Banner Photo: Arctic Eider Society
Mapping Sanikiluarmiut Knowledge for Qikiqtait Protected Area Development
2020 – 2022
Funded By: Canada Nature Fund, Northern Scientific Training Program, Canada Research Chairs Program
Photos: Arctic Eider Society, Gita Ljubicic
The Belcher Islands Archipelago in southern Nunavut is composed of culturally, ecologically, and biologically important islands. The Qikiqtait Protected Area project is an Inuit-led conservation program that aims to protect the Belcher Islands and build capacity for a conservation economy in the community of Sanikiluaq, Nunavut. The Qikiqtait Protected Area is the result of extensive work by the Hamlet of Sanikiluaq, the Sanikiluaq Hunters and Trappers Association, and the Arctic Eider Society to add levels of protection to the entire Belcher Islands terrestrial and marine region. The aim of this research project is to contribute meaningfully to Qikiqtait Protected Area planning and community priorities by:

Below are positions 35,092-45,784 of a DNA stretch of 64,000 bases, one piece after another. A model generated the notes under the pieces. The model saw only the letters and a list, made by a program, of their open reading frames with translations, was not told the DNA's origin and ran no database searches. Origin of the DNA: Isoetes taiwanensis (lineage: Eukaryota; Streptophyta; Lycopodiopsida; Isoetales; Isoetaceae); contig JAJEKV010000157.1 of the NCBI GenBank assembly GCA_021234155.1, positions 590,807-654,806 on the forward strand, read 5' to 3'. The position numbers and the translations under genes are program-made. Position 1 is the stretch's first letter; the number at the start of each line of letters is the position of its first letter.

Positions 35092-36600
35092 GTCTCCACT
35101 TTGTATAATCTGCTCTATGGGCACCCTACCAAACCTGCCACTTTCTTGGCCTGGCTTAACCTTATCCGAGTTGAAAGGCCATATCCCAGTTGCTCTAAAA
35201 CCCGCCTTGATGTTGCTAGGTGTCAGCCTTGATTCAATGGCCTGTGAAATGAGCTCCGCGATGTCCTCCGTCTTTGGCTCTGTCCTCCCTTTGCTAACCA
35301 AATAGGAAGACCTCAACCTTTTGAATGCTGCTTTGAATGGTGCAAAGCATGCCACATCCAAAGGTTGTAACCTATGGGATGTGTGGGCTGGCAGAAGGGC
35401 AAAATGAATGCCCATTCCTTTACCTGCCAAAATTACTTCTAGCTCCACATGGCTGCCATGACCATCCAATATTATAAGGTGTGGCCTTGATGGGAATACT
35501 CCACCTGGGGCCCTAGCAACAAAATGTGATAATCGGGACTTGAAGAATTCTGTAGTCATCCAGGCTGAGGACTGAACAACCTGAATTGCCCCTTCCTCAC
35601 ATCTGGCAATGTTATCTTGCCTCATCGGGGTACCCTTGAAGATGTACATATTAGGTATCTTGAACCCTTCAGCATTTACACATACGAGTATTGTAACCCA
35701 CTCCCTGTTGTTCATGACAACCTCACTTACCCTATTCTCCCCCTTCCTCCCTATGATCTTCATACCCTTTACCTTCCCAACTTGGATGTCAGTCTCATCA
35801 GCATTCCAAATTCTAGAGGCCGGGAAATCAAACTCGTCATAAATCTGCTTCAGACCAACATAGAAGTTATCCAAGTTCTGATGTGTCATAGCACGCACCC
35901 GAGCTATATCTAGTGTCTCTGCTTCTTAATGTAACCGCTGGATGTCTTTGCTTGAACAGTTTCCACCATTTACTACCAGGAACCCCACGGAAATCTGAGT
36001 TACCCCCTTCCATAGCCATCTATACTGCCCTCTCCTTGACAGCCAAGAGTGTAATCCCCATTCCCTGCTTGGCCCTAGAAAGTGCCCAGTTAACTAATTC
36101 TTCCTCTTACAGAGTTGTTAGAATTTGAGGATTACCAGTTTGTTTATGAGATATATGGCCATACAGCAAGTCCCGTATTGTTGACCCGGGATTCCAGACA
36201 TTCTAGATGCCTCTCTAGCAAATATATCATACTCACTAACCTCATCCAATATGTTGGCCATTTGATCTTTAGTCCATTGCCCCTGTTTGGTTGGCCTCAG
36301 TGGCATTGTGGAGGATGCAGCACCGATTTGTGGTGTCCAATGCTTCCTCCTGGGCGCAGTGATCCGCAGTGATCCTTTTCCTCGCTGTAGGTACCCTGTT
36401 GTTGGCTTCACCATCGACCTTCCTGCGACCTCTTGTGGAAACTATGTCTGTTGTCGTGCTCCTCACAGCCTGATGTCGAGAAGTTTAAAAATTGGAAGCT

- Supporting the future protection of an ecologically and culturally significant archipelago;
- Exploring methods of weaving Inuit and scientific knowledge together in conservation planning following Inuit methodologies by examining the potential for SIKU (the Indigenous Knowledge Social Network) to support Indigenous governance and conservation initiatives;
- Assisting the planning and implementation of the Qikiqtait Protected Area by adding to a baseline Qikiqtait resource inventory using SIKU data;
- Contributing to the establishment and capacity-building of a conservation economy in Sanikiluaq; and,
- Supporting Inuit self-determination in conservation projects.
Since 2019, Sanikiluarmiut (people of Sanikiluaq) hunters, harvesters, and environmental monitors have been collecting data on important species on the islands through SIKU. This project will investigate how Sanikiluarmiut monitoring data can be used to meet the Qikiqtait Protected Area Committee priorities. In this project we will assess the capacity of SIKU data to support Inuit-led protected area design. It will contribute to the Qikiqtait Protected Area resource inventory by mapping and analyzing SIKU data and comparing how this resource inventory data aligns with Qikiqtait management priorities. The results of this analysis will be compared to the Nunavut Coastal Resources Inventory participatory mapping project to further review the capacity of SIKU to develop a resource inventory. This is an important part of understanding the influence of Sanikiluarmiut knowledge in shaping protected area design and implementation.
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